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Academic Publishing: How It Works and Where You Fit

An introduction to the industry of academic publishing, how it came to be, and how it works now.

Glossary of Academic Research and Library Terms

Academic database

Organized collection of information commonly used for research, often available only by subscription.


A reference or footnote in a document to a book, a magazine or journal article, or another source. It contains all the information necessary to identify and locate the work, including author, title, publisher, date, volume, issue number, and pages. 

Related terms
Citation management tool

A software program that helps collect, organize and cite bibliographic metadata for articles, books, websites, reports, and other items.

Citation style

The exact formatting of a citation, usually based on discipline standards.


“A list (as of bibliographical information or citations to a body of literature) arranged usually in alphabetical order of some specified datum (such as author, subject, or keyword).” (Source: Merriam-Webster)

Interlibrary loan (ILL)

A cooperative agreement among participating libraries in which the libraries borrow from each other (the prefix inter- meaning "between") on behalf of their patrons. Patrons can request books, digital articles (though what's usually referred to as Document Delivery), and occasionally other materials through ILL.


A word or term that helps you find more information on the subject of that term.


The collective term for the scholarly publications that report original empirical and theoretical work within an academic field.

Peer review

An editorial process characteristic of scholarly research in which experts in a field, sometimes called referees, are assigned to review and evaluate submitted article drafts (known as manuscripts). Peer review is meant to ensure that published literature is credible and adds something useful to the understanding of the topic.

Peer reviewers, who generally work voluntarily, seek to ensure the article includes a thorough background, accurately utilized methods, and supportable conclusions. Reviewing often occurs semi-anonymously, in which the reviewer is aware of the author's identity but the reviewer's identity is kept hidden from the author, or fully anonymously, in which neither the reviewer nor the author are aware of the other's identity. Following the submitted reviews, the author then revises their draft accordingly before it's accepted for publication. Following the submitted reviews, the author then revises their draft accordingly before it's accepted for publication.

Note: While peer-reviewed journals are scholarly sources, not all scholarly journals are peer-reviewed. See Is It Peer-Reviewed? for guidance on determining a scholarly journal's peer review status.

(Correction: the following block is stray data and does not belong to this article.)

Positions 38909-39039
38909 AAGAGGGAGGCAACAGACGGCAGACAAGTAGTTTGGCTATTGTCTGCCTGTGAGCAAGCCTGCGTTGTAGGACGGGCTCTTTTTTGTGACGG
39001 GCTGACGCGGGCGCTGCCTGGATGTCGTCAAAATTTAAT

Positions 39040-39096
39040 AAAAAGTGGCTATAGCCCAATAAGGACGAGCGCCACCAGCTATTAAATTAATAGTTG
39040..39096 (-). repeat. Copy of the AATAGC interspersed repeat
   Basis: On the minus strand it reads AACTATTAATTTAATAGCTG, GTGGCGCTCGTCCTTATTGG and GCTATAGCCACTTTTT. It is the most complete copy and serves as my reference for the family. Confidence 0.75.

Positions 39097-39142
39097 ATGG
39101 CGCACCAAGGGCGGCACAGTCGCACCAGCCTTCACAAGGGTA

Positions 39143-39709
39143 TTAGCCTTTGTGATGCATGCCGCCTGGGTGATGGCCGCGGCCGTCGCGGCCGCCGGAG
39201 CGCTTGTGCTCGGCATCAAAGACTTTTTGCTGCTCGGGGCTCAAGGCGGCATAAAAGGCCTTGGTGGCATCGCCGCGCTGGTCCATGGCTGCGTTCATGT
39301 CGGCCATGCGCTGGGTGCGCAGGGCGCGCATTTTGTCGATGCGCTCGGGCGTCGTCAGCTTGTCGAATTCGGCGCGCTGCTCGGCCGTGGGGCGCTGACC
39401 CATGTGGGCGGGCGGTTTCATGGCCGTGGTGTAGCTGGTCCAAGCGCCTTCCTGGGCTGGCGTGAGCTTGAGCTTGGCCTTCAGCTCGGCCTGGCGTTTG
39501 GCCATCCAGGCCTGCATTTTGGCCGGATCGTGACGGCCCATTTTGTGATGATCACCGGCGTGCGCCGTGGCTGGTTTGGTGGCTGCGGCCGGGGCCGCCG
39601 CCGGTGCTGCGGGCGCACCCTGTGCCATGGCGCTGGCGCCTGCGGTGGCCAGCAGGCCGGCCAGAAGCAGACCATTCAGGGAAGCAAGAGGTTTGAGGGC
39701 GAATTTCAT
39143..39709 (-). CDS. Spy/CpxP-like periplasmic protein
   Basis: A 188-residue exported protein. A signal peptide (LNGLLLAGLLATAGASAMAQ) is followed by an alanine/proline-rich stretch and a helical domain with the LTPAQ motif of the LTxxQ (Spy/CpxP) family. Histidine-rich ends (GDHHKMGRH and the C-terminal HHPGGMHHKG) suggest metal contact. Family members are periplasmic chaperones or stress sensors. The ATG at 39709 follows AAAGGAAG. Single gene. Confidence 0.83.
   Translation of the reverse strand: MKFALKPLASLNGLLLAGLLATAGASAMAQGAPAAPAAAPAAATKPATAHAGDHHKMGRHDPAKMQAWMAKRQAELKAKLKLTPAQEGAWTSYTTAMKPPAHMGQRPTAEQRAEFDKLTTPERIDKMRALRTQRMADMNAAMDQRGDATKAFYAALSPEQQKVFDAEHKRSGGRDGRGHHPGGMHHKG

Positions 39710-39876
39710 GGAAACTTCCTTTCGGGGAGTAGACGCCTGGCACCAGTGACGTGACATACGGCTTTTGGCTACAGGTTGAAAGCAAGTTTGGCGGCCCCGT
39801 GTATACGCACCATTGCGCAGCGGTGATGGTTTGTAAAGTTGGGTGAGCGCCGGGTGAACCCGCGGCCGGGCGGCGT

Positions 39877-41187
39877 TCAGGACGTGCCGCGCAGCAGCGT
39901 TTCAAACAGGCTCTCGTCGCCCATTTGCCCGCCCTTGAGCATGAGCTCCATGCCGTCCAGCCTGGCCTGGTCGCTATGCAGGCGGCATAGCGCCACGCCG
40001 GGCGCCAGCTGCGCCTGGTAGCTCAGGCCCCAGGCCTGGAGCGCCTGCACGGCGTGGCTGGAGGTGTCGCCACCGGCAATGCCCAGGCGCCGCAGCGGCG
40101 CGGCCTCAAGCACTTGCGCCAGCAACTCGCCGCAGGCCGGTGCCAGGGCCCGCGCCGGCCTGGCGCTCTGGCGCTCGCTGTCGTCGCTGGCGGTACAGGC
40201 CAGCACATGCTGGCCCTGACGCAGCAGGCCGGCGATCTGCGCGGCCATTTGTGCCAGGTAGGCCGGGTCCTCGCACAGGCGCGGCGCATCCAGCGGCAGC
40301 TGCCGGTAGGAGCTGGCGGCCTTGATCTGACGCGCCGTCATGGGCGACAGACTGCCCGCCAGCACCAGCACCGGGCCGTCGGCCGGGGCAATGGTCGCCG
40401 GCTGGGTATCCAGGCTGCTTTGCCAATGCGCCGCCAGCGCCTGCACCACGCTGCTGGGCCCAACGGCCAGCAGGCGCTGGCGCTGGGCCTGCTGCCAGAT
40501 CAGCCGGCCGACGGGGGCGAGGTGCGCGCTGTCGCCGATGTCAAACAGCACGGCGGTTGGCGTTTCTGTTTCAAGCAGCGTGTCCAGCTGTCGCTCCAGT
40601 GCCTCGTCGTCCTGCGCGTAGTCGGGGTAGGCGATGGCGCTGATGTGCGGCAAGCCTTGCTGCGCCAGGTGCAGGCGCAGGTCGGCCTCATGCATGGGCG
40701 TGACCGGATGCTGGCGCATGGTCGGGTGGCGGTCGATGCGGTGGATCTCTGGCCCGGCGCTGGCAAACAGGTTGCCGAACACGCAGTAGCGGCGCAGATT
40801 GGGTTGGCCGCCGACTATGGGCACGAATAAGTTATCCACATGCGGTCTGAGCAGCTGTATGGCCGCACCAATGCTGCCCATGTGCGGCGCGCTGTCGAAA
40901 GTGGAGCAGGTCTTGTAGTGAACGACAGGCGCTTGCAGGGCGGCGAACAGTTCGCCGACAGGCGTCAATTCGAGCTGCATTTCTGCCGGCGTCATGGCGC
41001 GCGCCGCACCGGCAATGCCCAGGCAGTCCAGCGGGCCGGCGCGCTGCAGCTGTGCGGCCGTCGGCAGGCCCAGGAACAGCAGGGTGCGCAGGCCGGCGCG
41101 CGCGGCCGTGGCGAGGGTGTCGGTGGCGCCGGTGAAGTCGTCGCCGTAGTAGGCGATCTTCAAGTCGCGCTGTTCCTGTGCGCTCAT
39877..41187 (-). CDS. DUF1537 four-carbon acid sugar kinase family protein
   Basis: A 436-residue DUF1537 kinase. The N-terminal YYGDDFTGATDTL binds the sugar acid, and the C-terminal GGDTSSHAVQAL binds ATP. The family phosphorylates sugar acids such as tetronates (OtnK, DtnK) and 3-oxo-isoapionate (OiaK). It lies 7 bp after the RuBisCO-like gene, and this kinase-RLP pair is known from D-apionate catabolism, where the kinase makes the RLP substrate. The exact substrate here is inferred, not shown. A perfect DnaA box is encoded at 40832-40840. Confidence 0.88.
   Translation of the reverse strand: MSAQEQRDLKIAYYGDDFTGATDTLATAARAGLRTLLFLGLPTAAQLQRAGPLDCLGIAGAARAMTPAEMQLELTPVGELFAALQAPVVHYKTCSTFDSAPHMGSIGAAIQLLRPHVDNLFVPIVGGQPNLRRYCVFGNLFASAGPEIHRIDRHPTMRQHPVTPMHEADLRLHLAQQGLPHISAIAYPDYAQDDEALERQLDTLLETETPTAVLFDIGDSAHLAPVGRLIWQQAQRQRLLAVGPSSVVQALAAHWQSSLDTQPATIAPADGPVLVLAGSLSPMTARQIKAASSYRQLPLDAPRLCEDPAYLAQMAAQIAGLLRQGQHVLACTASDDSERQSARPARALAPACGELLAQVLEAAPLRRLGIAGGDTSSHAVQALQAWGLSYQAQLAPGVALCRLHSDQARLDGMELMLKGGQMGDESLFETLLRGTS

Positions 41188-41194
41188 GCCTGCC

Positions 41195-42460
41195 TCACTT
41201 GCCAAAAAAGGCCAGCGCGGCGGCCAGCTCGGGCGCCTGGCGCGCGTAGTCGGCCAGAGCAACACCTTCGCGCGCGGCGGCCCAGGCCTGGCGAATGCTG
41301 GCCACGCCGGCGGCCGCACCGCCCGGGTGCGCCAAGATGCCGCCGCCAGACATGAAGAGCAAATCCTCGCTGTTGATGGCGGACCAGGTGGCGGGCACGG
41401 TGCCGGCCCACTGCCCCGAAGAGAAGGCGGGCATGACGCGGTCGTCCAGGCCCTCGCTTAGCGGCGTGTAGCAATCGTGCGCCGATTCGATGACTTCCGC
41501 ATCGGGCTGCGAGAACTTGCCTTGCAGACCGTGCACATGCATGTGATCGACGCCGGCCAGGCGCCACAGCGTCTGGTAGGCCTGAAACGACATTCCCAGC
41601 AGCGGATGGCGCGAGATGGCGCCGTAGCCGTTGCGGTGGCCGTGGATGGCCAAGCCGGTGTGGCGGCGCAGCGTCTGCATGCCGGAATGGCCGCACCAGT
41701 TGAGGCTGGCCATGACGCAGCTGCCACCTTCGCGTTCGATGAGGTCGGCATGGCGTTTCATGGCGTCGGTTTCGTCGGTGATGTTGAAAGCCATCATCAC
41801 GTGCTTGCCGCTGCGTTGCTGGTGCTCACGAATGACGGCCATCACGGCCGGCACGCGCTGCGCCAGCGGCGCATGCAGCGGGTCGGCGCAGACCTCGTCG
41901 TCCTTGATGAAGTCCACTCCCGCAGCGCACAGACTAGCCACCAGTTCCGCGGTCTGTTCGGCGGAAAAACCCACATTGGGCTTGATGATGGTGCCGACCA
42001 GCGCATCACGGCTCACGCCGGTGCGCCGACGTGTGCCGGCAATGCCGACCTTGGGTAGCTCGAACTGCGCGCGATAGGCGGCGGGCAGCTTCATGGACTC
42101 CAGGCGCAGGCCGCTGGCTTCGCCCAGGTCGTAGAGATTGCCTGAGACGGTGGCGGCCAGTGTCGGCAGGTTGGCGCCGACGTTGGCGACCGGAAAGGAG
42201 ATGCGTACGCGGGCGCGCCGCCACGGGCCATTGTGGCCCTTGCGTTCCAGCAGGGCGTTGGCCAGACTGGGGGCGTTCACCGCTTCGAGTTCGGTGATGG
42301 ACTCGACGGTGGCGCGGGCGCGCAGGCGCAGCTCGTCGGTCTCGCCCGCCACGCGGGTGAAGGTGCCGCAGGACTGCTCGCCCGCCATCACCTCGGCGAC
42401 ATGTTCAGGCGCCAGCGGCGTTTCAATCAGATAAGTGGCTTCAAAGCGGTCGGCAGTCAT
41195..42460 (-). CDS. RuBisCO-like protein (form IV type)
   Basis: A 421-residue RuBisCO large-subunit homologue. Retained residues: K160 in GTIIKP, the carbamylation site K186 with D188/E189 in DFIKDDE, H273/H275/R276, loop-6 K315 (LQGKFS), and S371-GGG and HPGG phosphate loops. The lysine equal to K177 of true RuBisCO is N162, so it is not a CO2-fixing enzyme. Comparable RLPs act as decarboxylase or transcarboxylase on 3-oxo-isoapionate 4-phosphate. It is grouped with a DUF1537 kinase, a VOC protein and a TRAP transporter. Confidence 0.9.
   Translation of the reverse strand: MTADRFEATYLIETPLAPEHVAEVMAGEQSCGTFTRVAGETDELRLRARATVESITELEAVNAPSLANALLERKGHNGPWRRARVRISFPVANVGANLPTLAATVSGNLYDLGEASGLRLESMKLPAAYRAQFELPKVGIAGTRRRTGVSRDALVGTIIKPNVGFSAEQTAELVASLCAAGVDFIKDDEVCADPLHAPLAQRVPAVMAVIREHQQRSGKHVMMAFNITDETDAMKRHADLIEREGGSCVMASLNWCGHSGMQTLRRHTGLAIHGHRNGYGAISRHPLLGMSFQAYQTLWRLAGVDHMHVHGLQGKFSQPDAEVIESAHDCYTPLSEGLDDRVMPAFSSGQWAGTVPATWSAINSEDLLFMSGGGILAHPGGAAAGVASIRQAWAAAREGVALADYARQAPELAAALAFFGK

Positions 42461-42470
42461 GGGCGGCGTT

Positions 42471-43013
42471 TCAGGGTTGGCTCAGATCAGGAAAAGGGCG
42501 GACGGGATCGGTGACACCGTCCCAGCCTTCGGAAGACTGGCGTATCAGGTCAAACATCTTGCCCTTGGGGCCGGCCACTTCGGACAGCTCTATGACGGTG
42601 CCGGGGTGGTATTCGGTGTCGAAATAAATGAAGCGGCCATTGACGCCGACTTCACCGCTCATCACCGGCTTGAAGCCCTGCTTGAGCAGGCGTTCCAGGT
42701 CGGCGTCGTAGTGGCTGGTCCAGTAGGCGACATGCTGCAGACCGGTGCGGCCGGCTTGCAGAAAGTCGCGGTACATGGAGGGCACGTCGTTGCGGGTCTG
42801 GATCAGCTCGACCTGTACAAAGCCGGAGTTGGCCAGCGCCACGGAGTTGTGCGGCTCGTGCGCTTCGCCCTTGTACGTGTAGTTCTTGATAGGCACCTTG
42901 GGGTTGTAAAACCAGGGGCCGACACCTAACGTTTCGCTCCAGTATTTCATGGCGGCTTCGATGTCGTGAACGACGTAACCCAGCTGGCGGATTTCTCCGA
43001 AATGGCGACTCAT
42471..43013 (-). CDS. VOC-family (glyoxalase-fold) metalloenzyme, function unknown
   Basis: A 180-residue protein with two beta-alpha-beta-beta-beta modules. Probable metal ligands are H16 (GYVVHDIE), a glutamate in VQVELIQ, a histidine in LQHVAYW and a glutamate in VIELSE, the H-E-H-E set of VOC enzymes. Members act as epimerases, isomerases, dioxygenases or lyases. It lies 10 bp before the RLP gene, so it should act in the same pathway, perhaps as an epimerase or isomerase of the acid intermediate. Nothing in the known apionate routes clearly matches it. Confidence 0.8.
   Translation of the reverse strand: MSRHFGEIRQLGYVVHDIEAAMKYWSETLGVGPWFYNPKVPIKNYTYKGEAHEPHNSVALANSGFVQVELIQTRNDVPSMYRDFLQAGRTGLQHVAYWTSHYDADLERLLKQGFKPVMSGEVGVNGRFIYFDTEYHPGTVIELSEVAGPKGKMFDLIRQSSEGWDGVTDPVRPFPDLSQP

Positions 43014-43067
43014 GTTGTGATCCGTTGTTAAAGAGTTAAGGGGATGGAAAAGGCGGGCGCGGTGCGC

Popular publication

Type of source written for the general public, usually by trained journalists. Publication types include newspapers and magazines.

Preprint and postprint

A preprint is an author's completed article, submitted to a journal, but one that has not yet been peer-reviewed or finalized for publication. Sometimes found on preprint servers or repositories. Once an article has gone through peer review but is not yet formatted for publication, it is known as a postprint.

In research, it's preferable to cite the published article, also known as the version of record, rather than a preprint or postprint to ensure accurate representation of the research.


A journal article that has been withdrawn from publication as a result of issues such as plagiarism, research misconduct, or author error.

Scholarly publication

Type of source that include original academic research and review articles usually published following peer review. Publication types include scholarly journals, conference proceedings, and books.

Note that the terms "academic" and "scholarly" are synonyms so these publications are also referred to as "academic journals."

Search string

The combination of keywords and search strategies that allow for more accurate information retrieval in databases and other sources.

Style guide

Rules for writing and presenting text written by a publisher or organization in a particular discipline to establish uniform practices for all documents produced by that publisher or within that discipline.

Trade publication

Type of source that includes articles and news written for and by people who work in the field. Also known as "professional." Publication types include magazines and journals.

Version of record

The final published version of a research article, following peer review and formatting. It is best to cite this version of the research rather than the preprint or postprint (see above) as it ensures a more accurate representation of the content as well as an easier means of directly citing the text, due to the publication formatting.


Some entries adapted from: Library Glossary (Benedictine University, via; Glossary of Library Terms (Davidson College); Cambridge Dictionary